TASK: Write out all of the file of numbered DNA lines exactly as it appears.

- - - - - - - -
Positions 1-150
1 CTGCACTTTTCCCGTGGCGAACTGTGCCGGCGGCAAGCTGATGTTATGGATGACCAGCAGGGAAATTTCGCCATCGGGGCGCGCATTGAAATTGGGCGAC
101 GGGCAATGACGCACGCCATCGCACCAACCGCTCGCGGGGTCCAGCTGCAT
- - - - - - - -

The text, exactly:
Positions 1-150
1 CTGCACTTTTCCCGTGGCGAACTGTGCCGGCGGCAAGCTGATGTTATGGATGACCAGCAGGGAAATTTCGCCATCGGGGCGCGCATTGAAATTGGGCGAC
101 GGGCAATGACGCACGCCATCGCACCAACCGCTCGCGGGGTCCAGCTGCAT